Tim David, University of Canterbury, New Zealand
There are a significant number of problems that exhibit a large range of physical scales, for example small vortex generators positioned on large scale aerofoils; but none so prominent in the 21st Century as that exemplified within the biological sciences and engineering. Biological Engineering problems have a multitude of physical scales. In the major arterial networks the blood flow dynamic scales are of the order of 1mm (cerebral vessels) up to 25mm (ascending aorta). Downstream of any major vessel exists a substantial network of arteries, arterioles and capillaries whose characteristic length scales reach the order of 10-20 microns. Within the walls of these cylindrical vessels lie ion channels consisting of proteins (100 nanometers and smaller) folded in such a way as to allow only certain molecules through the membrane.
Taking examples from cerebral perfusion and arterial coupled cell function this workshop will look at a range of ways in which multi-scale problems can be investigated. Our big question that has yet to be answered is in different models that highlight different scales do all the models provide essentially the same answer?
Professor gained degree in Mathematics from Leeds University (UK) in 1983 and subsequently was awarded a PhD in Applied Mathematical Studies from Leeds in 1987. He was awarded the Foxwell Award from the Department of Energy in 1986. Initially his studies continued to look at combustion theory in the area of laminar flamelets however after moving to an office next to a bioengineer began investigating the dynamics of heart valves.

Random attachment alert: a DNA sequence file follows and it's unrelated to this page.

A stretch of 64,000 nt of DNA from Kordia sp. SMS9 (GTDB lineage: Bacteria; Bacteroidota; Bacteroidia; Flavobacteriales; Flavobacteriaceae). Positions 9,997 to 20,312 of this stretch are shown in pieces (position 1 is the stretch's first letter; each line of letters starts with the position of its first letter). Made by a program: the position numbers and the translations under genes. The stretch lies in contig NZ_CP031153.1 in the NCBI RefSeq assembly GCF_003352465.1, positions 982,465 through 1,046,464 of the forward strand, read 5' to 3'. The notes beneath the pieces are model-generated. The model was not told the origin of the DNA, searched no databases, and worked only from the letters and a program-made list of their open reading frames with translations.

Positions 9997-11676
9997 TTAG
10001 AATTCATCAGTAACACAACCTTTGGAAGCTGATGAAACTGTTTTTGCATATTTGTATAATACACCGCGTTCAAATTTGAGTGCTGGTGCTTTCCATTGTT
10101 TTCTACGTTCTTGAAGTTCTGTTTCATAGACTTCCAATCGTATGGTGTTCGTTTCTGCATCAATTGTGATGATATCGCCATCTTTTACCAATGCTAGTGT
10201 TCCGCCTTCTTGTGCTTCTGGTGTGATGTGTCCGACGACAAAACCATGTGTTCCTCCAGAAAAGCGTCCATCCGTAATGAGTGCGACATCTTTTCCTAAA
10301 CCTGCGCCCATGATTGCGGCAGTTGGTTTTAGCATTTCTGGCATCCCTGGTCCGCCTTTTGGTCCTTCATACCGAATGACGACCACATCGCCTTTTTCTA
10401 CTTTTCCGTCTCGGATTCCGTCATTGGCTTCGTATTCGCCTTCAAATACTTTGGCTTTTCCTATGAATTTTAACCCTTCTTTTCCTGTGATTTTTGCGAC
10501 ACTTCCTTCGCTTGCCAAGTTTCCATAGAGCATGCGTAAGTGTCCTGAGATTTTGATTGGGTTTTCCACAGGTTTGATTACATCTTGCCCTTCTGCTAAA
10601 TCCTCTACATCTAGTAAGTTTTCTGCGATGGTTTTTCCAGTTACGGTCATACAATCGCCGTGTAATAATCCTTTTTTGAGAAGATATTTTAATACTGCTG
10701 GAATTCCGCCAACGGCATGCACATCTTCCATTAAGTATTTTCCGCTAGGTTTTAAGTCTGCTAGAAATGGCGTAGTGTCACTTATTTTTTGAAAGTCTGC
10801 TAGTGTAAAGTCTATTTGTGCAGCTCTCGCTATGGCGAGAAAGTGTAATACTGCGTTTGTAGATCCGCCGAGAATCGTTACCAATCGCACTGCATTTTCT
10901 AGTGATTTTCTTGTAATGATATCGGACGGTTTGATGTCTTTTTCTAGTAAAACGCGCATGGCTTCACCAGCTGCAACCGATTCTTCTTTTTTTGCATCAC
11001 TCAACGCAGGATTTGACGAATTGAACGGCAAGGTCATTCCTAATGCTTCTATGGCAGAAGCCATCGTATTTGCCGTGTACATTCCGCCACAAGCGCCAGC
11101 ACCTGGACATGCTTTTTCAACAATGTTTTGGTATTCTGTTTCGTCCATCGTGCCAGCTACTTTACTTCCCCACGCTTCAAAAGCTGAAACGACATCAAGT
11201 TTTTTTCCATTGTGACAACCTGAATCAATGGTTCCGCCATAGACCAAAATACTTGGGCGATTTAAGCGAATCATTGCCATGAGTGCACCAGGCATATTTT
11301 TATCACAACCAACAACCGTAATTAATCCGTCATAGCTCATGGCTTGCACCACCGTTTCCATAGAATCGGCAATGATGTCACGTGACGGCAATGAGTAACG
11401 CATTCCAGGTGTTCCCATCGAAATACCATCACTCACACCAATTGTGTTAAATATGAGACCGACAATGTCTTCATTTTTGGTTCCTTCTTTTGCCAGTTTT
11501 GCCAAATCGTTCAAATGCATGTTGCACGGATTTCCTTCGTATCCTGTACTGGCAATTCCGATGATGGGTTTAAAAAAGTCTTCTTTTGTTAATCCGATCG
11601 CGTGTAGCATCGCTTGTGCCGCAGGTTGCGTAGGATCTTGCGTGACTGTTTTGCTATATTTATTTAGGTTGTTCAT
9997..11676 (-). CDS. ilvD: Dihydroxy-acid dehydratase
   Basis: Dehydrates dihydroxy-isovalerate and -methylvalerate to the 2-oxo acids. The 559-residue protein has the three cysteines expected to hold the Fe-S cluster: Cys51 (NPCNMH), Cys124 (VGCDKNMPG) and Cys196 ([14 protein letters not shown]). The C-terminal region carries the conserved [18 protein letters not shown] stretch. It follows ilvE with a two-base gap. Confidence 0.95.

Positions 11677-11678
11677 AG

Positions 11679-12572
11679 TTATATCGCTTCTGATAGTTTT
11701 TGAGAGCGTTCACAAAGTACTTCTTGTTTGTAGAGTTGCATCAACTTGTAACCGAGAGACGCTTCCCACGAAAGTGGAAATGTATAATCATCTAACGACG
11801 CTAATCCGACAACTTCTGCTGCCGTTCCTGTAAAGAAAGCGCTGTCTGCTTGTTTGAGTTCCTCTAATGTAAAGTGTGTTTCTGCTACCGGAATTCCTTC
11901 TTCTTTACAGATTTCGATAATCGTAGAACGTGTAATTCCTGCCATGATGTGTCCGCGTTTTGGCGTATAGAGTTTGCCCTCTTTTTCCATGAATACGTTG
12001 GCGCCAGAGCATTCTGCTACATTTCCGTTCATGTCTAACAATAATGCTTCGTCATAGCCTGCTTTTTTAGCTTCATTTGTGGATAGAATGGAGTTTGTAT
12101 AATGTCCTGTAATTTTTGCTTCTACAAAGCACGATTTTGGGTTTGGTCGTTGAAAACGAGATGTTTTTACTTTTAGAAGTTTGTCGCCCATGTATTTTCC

He continued this theme and widened the scope to include numerical and analytical models of flowing particles in the blood stream and solutions of conservation equations for antagonists such as Adenosine Tri-phosphate.
In 2002 he and his family moved to New Zealand to take up the Chair in Bioengineering at the University of Canterbury. His work in numerical analysis helped the University to form a relationship with IBM and the arrival of an IBM power series supercomputer in 2006 . An IBM Blue Gene arrived soon after in 2007. He was the lead in negotiating with the New Zealand government a $27 million upgrade and infrastructure for HPC in New Zealand. He is currently the Director of BlueFern Supercomputing Unit at Canterbury which supports both Blue Gene /L and Blue Gene /P machines along with a power 7 series SMP machine. His "Brains Trust"
Research group is one of the world leading teams in the world in the numerical simulations of cerebral perfusion.